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Summer Of 2016: Salt Lake City's 2nd Hottest

Judy Fahys
Clyde Kidd, a mountain-bike racer from Missoula, Mont., hits the trails in anticipation of the Park City Point 2 Point. Fellow racer David Krimstock found the trails to be dry and rocky, thanks in part to Utah's summer climate.

Coloradoan David Krimstock is heading out to get a better feel for the trails and prepare for the Park City Point 2 Point mountain bike race. During a couple of practice runs on the dusty mountain tracks, he saw firsthand just how hot and dry Utah’s summer was.

“You could tell,” says Krimstock. “The soil’s just deteriorated around the rocks. So there was a lot of loose rock.”

The cause of these conditions is no surprise to Brian McInerney, a hydrologist with the National Weather Service’s Salt Lake City office.

“Of the last 142 years, this was thesecond-hottest we’ve ever seen,” he says.

The weather service reports that the average temperature was 80.3 -- just shy of the record hot summer of 2013.

But McInerney can list even more troubling data points.

“We had the hottest June,” he says. “We had a tie for a record for the driest July, with just a trace of precipitation. We had 21 consecutive days of 95 degrees or above.  We’ve had the hottest nighttime temperature we’ve ever seen at 80.1.”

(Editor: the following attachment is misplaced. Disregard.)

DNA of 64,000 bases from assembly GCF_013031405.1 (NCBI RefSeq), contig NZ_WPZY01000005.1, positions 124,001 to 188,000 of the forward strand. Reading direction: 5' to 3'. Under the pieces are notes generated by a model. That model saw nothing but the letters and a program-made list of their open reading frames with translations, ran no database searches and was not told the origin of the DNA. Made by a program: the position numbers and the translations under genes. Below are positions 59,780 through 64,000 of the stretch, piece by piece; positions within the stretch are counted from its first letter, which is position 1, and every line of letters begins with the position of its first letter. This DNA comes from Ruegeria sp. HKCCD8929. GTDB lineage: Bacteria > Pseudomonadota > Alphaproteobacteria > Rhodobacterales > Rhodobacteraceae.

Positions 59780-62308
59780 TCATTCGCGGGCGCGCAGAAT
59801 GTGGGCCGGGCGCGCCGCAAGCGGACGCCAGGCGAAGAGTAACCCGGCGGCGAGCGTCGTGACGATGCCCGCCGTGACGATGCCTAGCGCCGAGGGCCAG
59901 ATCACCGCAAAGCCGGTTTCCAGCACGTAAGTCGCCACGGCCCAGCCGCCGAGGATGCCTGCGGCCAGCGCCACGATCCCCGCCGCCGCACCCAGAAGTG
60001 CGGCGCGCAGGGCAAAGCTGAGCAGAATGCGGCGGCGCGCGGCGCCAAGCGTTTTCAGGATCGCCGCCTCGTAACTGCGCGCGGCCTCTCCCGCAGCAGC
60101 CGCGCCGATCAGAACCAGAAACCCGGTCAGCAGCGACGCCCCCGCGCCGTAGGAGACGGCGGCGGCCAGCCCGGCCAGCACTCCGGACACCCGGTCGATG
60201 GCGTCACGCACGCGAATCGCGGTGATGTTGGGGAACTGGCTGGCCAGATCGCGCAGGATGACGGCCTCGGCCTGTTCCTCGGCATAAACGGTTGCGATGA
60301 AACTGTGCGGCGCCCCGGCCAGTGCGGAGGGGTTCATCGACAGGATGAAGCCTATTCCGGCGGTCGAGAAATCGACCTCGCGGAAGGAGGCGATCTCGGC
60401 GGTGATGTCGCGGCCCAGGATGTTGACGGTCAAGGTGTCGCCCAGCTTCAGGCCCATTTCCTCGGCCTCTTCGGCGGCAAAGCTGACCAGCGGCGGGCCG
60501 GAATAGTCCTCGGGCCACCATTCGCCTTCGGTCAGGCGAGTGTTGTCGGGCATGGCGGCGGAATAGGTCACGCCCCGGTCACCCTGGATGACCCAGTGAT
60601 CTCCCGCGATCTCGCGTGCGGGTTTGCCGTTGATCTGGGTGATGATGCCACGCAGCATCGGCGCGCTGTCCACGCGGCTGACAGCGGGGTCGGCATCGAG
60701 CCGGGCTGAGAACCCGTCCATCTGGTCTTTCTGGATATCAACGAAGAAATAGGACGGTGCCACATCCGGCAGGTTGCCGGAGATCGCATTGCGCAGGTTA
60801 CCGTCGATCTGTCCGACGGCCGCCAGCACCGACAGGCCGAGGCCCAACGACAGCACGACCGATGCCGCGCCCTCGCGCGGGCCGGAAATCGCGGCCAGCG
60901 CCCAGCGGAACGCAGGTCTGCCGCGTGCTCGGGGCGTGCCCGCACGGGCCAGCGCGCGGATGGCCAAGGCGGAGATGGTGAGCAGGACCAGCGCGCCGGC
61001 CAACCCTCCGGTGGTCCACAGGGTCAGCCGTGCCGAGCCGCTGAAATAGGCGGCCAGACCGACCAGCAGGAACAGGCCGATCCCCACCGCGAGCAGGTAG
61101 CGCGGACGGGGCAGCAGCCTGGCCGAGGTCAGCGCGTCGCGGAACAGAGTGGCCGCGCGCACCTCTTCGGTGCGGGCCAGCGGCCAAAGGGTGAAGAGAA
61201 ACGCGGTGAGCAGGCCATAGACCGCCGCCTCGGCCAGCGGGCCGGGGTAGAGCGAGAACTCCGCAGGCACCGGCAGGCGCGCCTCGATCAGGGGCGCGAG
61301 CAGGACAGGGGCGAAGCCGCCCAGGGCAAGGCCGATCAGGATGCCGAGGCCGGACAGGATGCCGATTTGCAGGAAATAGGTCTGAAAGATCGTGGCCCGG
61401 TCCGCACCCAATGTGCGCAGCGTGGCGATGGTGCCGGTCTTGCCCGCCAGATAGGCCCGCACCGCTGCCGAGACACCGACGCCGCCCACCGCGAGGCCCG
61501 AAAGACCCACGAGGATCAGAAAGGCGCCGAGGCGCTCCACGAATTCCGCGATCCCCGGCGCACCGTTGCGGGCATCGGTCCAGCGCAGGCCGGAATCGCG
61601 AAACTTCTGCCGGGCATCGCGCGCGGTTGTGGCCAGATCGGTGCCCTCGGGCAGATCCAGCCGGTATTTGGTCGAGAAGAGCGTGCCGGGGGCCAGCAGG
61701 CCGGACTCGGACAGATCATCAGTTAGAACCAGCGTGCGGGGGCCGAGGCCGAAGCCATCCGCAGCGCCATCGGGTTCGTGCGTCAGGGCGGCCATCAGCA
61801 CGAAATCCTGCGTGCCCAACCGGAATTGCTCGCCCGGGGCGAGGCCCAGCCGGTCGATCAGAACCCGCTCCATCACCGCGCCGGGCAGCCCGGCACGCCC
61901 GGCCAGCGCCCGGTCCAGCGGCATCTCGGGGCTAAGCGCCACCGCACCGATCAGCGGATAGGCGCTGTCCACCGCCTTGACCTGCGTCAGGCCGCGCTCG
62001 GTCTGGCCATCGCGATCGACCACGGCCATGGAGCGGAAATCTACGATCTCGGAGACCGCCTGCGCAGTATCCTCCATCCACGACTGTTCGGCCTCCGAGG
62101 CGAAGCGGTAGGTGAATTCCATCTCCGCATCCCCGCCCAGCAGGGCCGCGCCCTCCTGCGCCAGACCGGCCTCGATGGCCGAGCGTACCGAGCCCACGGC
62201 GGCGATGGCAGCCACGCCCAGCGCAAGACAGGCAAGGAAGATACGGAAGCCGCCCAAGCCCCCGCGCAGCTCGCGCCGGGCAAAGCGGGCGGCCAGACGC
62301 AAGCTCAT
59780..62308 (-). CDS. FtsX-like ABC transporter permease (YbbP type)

Meteorologists count June, July and August as summer. And this summer landed Salt Lake City ’s summer on some interesting top ten lists: for the number of days that reached 90 degrees or more,  the number of days that reached 95 degreesor more and the number of days that reached 100 degrees or more.

And the heat only made things worse in a place that's had abnormally little rain and snow for over five years in a row.

Because of this exceptionally dry soil, Krimstock, the bike racer, prepared for all those rocks by beefing up his tire-repair kit.

Judy Fahys has reported in Utah for two decades, covering politics, government and business before taking on environmental issues. She loves covering Utah, where petroleum-pipeline spills, the nation’s radioactive legacy and other types of pollution provide endless fodder for stories. Previously, she worked for the Salt Lake Tribune in Utah, and reported on the nation’s capital for States News Service and the Scripps League newspaper chain. She is a longtime member of the Society of Environmental Journalists and Investigative Reporters and Editors. She also spent an academic year as a research fellow in the Knight Science Journalism program at the Massachusetts Institute of Technology. In her spare time, she enjoys being out in the environment, especially hiking, gardening and watercolor painting.
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